Most indie bands have built-in irony—be it Vampire Weekend singing about an oxford comma with a distinctive smirk, or Best Coast wishing for a boyfriend with so much hyperbole it’s like a seventh-grade diary, satire still reigns supreme. So for a band so young, it might seem surprising that Ra Ra Riot doesn’t have much time for irony or cocksure coolness.
Then you learn the band has already coped with a staggering tragedy: the death of a bandmate. In June 2007, drummer John Pike went missing after a show in Providence, R.I. His body was discovered later in Massachusetts’ Buzzards Bay, where he was believed to have drowned.
“I feel like we’re still in the wake of [Pike’s death], to be honest,” guitarist Milo Bonacci says.
“It both directly and indirectly impacts our lives daily—for example, having to incorporate a different person into our band every day,” violinist Rebecca Zeller says. “We had to write [our last] album just the five of us because he wasn’t here. We really felt his absence.”
“There’s a lot of reminders of how it would be different if John were here,” Bonacci says. “It certainly changes your perspective on things.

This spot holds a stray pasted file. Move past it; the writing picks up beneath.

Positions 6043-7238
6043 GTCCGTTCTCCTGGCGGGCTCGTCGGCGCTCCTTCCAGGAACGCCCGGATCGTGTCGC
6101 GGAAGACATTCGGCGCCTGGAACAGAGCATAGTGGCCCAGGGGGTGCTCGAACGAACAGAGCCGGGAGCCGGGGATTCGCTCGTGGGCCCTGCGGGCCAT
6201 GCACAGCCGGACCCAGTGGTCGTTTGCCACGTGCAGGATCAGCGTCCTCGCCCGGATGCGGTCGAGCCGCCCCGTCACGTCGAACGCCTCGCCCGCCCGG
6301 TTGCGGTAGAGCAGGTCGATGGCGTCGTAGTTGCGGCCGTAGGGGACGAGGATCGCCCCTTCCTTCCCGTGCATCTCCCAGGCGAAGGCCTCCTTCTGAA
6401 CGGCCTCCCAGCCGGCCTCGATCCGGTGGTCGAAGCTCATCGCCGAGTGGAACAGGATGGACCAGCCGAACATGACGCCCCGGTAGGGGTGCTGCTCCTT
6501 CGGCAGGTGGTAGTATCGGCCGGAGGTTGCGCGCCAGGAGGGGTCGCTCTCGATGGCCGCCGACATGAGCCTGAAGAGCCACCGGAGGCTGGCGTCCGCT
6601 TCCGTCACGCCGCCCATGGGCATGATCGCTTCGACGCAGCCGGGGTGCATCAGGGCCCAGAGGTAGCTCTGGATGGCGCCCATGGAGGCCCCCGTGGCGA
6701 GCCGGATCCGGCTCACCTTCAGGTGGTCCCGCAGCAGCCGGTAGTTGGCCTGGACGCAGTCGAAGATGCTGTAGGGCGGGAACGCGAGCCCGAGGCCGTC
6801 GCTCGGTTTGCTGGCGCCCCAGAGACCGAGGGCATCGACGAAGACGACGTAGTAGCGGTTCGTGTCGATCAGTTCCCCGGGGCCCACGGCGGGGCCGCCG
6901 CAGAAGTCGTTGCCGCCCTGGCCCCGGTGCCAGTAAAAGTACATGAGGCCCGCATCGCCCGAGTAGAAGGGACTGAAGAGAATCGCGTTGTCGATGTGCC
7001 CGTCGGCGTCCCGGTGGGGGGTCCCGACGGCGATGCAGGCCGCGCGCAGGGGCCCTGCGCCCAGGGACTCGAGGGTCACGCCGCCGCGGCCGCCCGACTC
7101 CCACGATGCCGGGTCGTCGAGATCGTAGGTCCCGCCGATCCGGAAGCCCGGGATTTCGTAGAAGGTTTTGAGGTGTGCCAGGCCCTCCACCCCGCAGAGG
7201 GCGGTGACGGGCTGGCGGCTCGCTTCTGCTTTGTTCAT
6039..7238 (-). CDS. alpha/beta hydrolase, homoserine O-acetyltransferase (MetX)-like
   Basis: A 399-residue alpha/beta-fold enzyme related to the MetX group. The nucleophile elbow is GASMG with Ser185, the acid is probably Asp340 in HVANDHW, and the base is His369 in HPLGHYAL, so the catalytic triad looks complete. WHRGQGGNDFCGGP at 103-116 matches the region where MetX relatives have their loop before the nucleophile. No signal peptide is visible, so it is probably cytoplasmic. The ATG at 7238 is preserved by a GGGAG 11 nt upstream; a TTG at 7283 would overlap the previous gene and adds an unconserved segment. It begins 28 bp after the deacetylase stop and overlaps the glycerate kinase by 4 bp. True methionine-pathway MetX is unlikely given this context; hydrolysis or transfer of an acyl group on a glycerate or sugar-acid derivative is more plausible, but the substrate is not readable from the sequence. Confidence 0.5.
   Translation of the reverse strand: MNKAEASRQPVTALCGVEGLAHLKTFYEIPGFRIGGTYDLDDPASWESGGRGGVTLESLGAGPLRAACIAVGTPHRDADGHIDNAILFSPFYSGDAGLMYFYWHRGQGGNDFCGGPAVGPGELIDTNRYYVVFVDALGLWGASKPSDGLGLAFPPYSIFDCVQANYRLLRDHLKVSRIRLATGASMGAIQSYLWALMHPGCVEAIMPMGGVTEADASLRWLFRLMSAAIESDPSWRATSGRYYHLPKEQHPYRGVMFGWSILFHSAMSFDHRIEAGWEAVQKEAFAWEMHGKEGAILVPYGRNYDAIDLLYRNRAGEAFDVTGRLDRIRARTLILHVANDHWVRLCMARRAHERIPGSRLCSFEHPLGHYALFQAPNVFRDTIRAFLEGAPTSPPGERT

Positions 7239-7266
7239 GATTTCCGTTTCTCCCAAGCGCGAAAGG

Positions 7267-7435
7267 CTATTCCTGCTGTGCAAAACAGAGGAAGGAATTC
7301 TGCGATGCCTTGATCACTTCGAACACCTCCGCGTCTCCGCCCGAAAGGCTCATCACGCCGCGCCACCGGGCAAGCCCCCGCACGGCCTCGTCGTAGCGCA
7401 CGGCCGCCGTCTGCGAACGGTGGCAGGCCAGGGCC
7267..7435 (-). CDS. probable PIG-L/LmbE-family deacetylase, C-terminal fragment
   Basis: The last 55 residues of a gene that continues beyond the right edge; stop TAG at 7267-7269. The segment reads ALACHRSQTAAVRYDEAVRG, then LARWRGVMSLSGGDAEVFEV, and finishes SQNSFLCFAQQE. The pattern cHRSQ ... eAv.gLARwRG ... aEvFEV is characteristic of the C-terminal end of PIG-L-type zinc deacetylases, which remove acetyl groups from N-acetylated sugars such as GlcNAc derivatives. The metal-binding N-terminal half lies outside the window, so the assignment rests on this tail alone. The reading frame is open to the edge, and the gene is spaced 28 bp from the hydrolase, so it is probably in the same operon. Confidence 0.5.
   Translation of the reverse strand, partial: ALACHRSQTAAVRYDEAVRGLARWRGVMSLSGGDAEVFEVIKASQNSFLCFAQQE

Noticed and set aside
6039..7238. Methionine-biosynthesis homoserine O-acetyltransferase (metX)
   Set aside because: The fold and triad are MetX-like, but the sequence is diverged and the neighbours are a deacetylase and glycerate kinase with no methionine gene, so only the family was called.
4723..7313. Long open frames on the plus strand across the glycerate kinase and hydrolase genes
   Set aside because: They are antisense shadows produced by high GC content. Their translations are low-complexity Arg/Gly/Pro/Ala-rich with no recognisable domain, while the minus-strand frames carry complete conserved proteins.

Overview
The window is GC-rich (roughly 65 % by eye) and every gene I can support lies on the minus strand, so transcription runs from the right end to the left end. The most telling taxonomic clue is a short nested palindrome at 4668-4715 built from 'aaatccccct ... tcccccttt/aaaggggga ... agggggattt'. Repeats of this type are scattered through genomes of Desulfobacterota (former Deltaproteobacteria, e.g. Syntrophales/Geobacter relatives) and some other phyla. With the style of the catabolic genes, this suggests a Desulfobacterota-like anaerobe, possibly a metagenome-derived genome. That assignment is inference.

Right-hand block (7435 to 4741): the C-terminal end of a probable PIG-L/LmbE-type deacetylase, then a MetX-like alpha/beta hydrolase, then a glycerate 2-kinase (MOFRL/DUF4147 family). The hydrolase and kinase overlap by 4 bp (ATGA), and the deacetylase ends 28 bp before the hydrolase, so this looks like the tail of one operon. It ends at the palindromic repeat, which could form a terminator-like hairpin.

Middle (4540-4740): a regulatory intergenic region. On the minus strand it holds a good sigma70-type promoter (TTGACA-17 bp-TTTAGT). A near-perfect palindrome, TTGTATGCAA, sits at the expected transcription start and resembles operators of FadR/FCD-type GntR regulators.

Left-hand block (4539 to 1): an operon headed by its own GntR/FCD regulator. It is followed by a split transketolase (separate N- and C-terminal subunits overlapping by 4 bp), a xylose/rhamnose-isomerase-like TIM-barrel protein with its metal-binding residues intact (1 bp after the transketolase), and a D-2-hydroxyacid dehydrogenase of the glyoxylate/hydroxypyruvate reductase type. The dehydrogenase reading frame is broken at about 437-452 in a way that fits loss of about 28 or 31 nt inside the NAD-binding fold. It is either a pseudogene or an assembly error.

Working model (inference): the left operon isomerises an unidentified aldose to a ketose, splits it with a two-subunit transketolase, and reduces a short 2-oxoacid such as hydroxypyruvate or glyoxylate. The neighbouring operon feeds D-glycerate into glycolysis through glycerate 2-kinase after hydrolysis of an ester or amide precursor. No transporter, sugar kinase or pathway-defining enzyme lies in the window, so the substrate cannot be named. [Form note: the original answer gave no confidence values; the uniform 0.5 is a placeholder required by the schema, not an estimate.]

“John was an extraordinarily curious person, and he’d always have an interest in something and research it,” he continues. “He was interested in beer, and that started him brewing his own beer and growing his own hops. Then gardening became an interest, and suddenly he was growing his own pumpkins. He was always striving to learn more, and that would open up doors for him. That will always be a significant part of him that inspires me and my life to this day.”
Perhaps that inspiration makes Ra Ra Riot approach their music with a refreshing earnestness. Their sound is hard to pigeonhole, and maybe that’s the point: melding chamber music with plaintive love songs, their oeuvre is filled with indirectness; their melodies blossom instead of burst.
Making Music in an OrchardThe members of Ra Ra Riot first met on the snow-dusted campus of Syracuse University, during the last semester of their senior year.